Now's the time to sign up for (and fill your calendar with!) all of your kids' scheduled after-school activities. But first, keep reading for our spot-on advice for dealing with the top five challenges you'll likely encounter.
1. Overbooking: How to know how many activities is too many.
There's been much ado made lately about over-scheduled, over-stressed kids, but it is mostly unfounded in the opinion of Beth Miller, author of the Nellie Mae Education Foundation report "Critical Hours: Afterschool Programs and Educational Success."
Generally kids need to explore and develop their own interests, so taking on a variety of activities is important, according to Miller. Every child is different, but all children need to develop those skills that we don't often think of as academic but that "are actually core to success in the 21st century."
Okay, still-what's a rough estimate? Michele Borba, parenting expert and author of The Big Book of Parenting Solutions, offers this rule of thumb: No matter how many activities you are planning for your kids, do one less. Thinking of soccer, gymnastics and music? Cut one! "That's what the wise, savvy moms I know do," she says. "Ask yourself if this is your dream or your kid's," she suggests. If you are a watchful observer of their behavior, you'll see what is truly important to them-then slash one activity that's not.
2. Multiple siblings? How to manage those schedules.
Tonia Tomlin, who owns an organizing business called Sorted Out and is currently working on the show Hoarders (painfully close to home for many of us) puts her organizing skills to work for you ambitious moms. Her doable advice: First get a calendar-a big calendar if you've got many kids-that is only for the kids' activities. She's a fan of the magnetic, oversized dry erase boards. Next, assign each kid a color. Every Sunday night, update the board together so that everyone is on the same page. A bonus step is getting the kids to update their own activities. (For little kids, a magnetic board is another good option: You can print out or handwrite cards with each activity in advance that your littlest ones can move around each week as needed.)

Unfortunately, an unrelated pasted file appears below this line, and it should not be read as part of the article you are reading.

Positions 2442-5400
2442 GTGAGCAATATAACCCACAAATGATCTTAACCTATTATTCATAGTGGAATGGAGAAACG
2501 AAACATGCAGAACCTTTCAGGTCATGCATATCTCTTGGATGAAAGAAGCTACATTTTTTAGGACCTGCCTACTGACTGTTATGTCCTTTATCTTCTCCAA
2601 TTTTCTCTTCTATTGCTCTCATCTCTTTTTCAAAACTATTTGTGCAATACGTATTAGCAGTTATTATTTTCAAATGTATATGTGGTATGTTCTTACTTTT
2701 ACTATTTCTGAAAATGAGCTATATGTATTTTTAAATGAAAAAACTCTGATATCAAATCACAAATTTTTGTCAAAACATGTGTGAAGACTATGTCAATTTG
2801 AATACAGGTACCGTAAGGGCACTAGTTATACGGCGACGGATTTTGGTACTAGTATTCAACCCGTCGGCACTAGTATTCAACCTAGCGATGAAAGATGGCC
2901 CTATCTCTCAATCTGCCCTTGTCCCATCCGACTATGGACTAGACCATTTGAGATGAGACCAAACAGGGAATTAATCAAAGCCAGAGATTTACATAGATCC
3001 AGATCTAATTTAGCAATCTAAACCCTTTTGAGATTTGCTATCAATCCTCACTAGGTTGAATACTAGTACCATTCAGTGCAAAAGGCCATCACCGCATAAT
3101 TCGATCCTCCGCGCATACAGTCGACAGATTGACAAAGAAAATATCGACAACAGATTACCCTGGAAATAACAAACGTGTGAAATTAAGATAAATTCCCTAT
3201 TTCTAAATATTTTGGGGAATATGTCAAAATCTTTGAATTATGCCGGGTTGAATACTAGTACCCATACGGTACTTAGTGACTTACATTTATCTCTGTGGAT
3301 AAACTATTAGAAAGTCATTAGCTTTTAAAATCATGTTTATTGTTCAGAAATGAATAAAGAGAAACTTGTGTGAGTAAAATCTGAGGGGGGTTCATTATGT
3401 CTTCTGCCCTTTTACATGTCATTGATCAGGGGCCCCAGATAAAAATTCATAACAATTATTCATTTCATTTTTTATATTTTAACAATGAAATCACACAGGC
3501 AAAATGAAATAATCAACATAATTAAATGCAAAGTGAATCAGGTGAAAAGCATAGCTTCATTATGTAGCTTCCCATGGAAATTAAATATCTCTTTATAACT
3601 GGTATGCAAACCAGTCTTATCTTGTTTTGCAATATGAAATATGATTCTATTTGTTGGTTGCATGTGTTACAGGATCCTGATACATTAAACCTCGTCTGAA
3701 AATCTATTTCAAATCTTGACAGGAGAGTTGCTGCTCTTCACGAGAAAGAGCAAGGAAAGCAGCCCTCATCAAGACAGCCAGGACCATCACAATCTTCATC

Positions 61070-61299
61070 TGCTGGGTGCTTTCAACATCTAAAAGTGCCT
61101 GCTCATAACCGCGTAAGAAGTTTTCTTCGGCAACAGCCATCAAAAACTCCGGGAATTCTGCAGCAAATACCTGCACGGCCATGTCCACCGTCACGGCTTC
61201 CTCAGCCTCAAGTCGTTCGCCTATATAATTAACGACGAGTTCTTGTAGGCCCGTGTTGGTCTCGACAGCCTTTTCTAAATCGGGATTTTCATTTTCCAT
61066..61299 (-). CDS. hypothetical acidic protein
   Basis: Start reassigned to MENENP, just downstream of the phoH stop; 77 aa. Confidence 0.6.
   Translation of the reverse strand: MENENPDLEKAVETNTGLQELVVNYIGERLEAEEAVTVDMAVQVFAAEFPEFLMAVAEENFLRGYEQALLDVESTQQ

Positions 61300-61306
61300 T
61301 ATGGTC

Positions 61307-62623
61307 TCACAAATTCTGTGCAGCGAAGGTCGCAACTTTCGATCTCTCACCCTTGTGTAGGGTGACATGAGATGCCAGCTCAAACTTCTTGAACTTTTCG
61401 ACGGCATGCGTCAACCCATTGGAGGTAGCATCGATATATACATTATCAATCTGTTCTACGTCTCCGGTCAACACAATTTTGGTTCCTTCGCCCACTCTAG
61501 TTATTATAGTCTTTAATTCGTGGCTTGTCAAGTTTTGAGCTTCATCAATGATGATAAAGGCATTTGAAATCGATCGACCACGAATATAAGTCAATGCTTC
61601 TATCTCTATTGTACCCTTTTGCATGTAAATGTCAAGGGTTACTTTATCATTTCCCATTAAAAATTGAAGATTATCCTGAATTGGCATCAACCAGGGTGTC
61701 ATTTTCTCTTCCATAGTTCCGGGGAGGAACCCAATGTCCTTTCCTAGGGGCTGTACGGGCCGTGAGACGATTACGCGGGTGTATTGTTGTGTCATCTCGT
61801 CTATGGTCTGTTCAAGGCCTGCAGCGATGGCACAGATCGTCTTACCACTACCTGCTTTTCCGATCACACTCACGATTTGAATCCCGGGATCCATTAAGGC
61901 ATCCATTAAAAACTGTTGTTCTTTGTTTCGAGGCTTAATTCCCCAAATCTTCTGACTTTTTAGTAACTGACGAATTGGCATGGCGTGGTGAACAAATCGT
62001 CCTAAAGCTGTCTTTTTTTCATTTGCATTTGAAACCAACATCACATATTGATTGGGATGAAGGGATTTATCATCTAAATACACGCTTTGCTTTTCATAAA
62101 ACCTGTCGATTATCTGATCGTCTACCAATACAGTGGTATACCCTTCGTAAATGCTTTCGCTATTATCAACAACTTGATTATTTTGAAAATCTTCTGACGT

3. There is a way for your painfully shy child to thrive in a group.
If you think your child may have a passion for something-music or swimming, say-but he's not thriving in his class environment, plain old shyness may be to blame. Is he quiet in a group setting at first? Awkward performing new tasks in front of others? Chances are he'll do better in a one-on-one lesson first. But that doesn't mean he shouldn't join in the group fun. "Stack the deck in his favor," says Borba, and pick an activity to start that will help him build confidence. That way he will have the security to be more social in the next activity he chooses. Also, don't be afraid to get the teacher involved-that one simple thing can make all the difference in the world. Alert a new group leader that your child can be tentative. And after a few weeks, approach again to ask how things are going in class and let him or her know that a little boost of confidence might be needed.
4. How to get bang for your buck.
"I was on a panel with Olympians," says Borba, "and they all said the same thing: We didn't buy our kids expensive equipment or hire private coaches, but we went and did the activity together as a family." There's a lot to be said to checking things out together before you leap into a new activity. If you can rent a yoga tape at the library before buying a pack of yoga classes, great. Try going to the park and just watching people play tennis before you shell out cash for the equipment. If your kid loses interest in 3 minutes flat, it's likely not the best investment.
Also, don't be afraid to trade or even freeload for gear your child needs for an already-beloved activity: Look into Freecycle.com or on your local Craigslist site. And check out community boards to see all the fun stuff happening in your neighborhood, most of it basically free. Sometimes, half the fun is the hunt itself.
5. And if my kid wants to quit...?
Once you pick an activity together, stick with it for the period of time you set out. This requires you to be very clear about the commitment up front. "You have to set up the parameters ahead of time," says Borba. "Put it in some framework."
Studies have shown that it is not just the activity that is important to the child; the adult in charge also makes an enormous difference. So be watchful of the relationship the coach or instructor has with your child, and be understanding if the two simply don't mesh, but don't blame the activity. You do well to teach the kids a little stick-with-it-ness by encouraging them to hold out until the end.